Cruise Holiday Guide For First-Timers
Whether you want adventure on the high seas, a destination-rich river cruise or to pick up celebrity cooking tips for the next dinner party, a cruise can fit the bill. There’s more to cruising than wandering the ocean, as the growing appetite for specialist trips shows, says Jane Archer. Check out the range of journeys on offer.
Adventure & Wildlife
Forget dressy evenings and day trips to Rome; adventure cruising is all about boldly going where few cruisers have gone before. The Arctic and Antarctic are top when it comes to adventure – not to join a sightseeing cruise (which some traditional cruise lines offer), but to sail on an ice-strengthened expedition ship with a team of experts who take you ashore to icebergs and glaciers in inflatable Zodiacs.
Extreme adventure cruise companies, such as Lindblad Expeditions and Quark Expeditions offer the opportunity to go kayaking among icebergs and even go up, up and away in a tethered hot-air balloon over the Arctic. Hapag-Lloyd sails through the Northwest Passage with likely sightings of polar bears, caribou and whales.
All sounds too cold? There are voyages in the crocodile-infested waters of the Kimberley in Australia, to see orang-utans in Borneo, on the Amazon in Ecuador in search of dolphins, monkeys and piranha fish, and island-hopping around the Galapagos, with expeditions ashore to see iguanas and blue-footed booby birds.
Leave the bow-ties behind, but pack cold or warm weather gear, wellies, walking boots and a thirst for adventure. A good degree of mobility is needed for these cruises, as landings are made by Zodiac (the International Association of Antarctic Tour Operators requires everyone cruising to Antarctica to produce a doctor’s certificate confirming good health).
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Round The World
A world cruise is a once-in-a-lifetime experience, yet many (both seasoned cruisers and some first-timers) having done it once, go year after year. Ships set sail from the UK in early January, invariably following a westerly course, and return up to four months later, in early April. It’s a long time away and while many people do the long journey, segments of two weeks to two months are also available if you don’t have the time or money for the full circumnavigation.
Aspiring Phileas Foggs should bear in mind that not all voyages sold as world cruises actually circumnavigate the globe; if that’s important, check the itinerary carefully before booking. Bear in mind also that on a world cruise you often see as much sea as land, with often six or more sea days between ports.
Up And Down The River
Like ocean-going ships, river cruise vessels have cabins rather than rooms and rely on water to get from A to B, but that’s where the similarities end. On rivers, vessels are small (they need to fit through locks and under bridges), holding an average 150 passengers, and they mostly moor in or near towns and cities. When sailing, you can enjoy 360-degree views of the countryside, vineyards or villages and no rough seas (a blessing for folk prone to mal de mer).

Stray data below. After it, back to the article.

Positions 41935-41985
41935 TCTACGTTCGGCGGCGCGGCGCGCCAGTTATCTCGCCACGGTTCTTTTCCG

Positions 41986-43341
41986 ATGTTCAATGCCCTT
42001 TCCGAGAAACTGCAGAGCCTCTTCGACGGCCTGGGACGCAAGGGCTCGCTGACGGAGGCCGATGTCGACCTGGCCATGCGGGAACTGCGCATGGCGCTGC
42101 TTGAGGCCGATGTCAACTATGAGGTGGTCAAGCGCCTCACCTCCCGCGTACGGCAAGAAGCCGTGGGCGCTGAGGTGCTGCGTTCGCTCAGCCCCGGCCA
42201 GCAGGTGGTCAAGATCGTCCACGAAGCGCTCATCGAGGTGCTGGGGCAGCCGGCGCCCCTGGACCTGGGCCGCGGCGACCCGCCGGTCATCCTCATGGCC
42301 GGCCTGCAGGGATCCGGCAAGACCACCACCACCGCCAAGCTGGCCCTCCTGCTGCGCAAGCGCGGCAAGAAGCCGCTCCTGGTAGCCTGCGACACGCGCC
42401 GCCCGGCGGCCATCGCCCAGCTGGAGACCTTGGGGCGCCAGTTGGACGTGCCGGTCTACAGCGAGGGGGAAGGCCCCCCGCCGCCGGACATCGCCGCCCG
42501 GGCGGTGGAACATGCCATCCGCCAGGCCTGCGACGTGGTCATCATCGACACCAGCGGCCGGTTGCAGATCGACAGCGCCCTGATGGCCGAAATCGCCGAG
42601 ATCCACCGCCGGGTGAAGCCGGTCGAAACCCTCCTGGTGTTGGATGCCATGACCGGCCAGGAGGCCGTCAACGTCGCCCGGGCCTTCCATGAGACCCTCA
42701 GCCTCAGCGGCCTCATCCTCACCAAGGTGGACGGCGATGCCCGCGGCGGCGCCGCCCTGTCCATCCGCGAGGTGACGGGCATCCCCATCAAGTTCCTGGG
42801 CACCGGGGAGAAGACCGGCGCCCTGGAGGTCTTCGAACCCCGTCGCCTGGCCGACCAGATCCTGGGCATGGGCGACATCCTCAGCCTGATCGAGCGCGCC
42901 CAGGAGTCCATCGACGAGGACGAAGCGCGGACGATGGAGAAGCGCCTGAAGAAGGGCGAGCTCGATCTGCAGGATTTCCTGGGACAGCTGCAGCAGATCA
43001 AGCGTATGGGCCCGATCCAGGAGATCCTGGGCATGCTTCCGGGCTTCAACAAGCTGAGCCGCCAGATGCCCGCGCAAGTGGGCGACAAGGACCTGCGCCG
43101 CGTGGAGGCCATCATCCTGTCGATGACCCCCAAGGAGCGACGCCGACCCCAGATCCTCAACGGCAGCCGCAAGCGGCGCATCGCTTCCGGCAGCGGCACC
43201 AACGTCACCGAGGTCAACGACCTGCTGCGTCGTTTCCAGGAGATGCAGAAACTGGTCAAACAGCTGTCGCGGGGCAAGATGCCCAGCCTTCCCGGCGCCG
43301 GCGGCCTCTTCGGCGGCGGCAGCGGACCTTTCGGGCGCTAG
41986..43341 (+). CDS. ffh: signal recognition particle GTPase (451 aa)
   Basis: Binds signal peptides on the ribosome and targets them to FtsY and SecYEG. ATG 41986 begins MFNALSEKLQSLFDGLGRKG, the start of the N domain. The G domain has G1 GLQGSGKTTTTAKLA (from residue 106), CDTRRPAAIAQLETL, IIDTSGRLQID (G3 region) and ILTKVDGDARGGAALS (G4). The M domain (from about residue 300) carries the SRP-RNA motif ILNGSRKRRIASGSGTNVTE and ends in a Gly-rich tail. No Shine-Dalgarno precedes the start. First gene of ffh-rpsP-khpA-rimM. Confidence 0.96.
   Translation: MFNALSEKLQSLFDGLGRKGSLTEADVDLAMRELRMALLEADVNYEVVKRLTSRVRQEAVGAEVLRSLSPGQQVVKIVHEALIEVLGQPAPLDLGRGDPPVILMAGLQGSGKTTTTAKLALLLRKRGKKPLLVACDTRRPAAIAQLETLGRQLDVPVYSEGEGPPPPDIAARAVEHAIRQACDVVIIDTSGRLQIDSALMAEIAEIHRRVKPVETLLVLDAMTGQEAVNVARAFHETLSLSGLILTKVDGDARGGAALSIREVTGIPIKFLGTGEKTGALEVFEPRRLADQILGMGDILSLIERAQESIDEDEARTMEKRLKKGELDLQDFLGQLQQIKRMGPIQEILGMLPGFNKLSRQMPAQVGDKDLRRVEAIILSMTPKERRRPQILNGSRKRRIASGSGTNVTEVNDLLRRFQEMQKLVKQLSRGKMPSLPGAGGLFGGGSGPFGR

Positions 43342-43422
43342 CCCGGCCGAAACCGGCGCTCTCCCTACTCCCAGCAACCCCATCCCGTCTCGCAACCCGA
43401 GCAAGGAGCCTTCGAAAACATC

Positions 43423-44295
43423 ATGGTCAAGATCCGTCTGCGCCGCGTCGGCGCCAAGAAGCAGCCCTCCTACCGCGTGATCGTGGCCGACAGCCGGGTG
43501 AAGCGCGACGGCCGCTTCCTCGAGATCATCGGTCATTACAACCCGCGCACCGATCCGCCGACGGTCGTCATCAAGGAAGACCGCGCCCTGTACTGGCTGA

River cruising has gone decidedly upmarket over the past five years, with newer vessels offering cabins and suites with balconies and butlers and alternative dining venues alongside the main dining room. Some have indoor or heated pools.
River cruising has also become more inclusive at the top end of the market, with flights, transfers, shore excursions (and a choice of free tours at selected ports), drinks with dinner and Wi-Fi mostly incorporated in the price. Some lines also include gratuities; Scenic Tours and APT, on its Platinum Series cruises only, are including all alcoholic and soft drinks in the price.
Favourite rivers are the Rhine and the Danube, but the Rhone and Seine in France are also popular, likewise the Mekong in Vietnam and Cambodia. The Nile, historically the top seller, has been out of favour since the Arab Spring; go now to see the sights without the crowds and to experience the Cairo to Luxor section, reintroduced last year.
By Cabin And Carriage
Thinking of taking a cruise to Alaska? Treat yourself to a couple of nights travelling through the Canadian Rockies on the Rocky Mountaineer train at the start of the holiday. Rail-sail holidays are an increasingly popular way of adding an extra dimension to an ocean cruise.
You could have an overnight on the iconic Venice Simplon-Orient Express from London, followed by a cruise from Venice; or a longer 14-night train journey across the US at the end of a seven-night transatlantic crossing on Cunard’s Queen Mary 2.
There are even more rail-sail options for river cruising as it’s so easy to take the train to departure ports such as Amsterdam, Paris, Lyon and Cologne.
Learn Something New
Fancy yourself as Miss Marple? Want to learn to dance or live the Hollywood dream? Special-interest cruises, where you pursue your favourite pastime or learn a new skill on holiday, are increasingly popular.
You can learn to cook with Oceania Cruises – Marina and Riviera have fully equipped classrooms where 24 people at a time can take lessons in everything from cooking Moroccan to French cuisine – improve your golf swings with Fred Olsen, and indulge your passion for dance on P&O’s Strictly cruises.
Crystal Cruises has everything from a Hollywood immersion cruise (and a private dinner with Marilyn Monroe lookalike Susan Griffiths) to themed jazz and dance sessions, and floral design cruises; Silversea has had a foodie-themed cruise with British chef Jason Atherton, who cooked up a four-course taster menu and gave a guided tour around a Vietnamese market.
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This article was written by Jane Archer from The Daily Telegraph and was legally licensed through the NewsCred publisher network.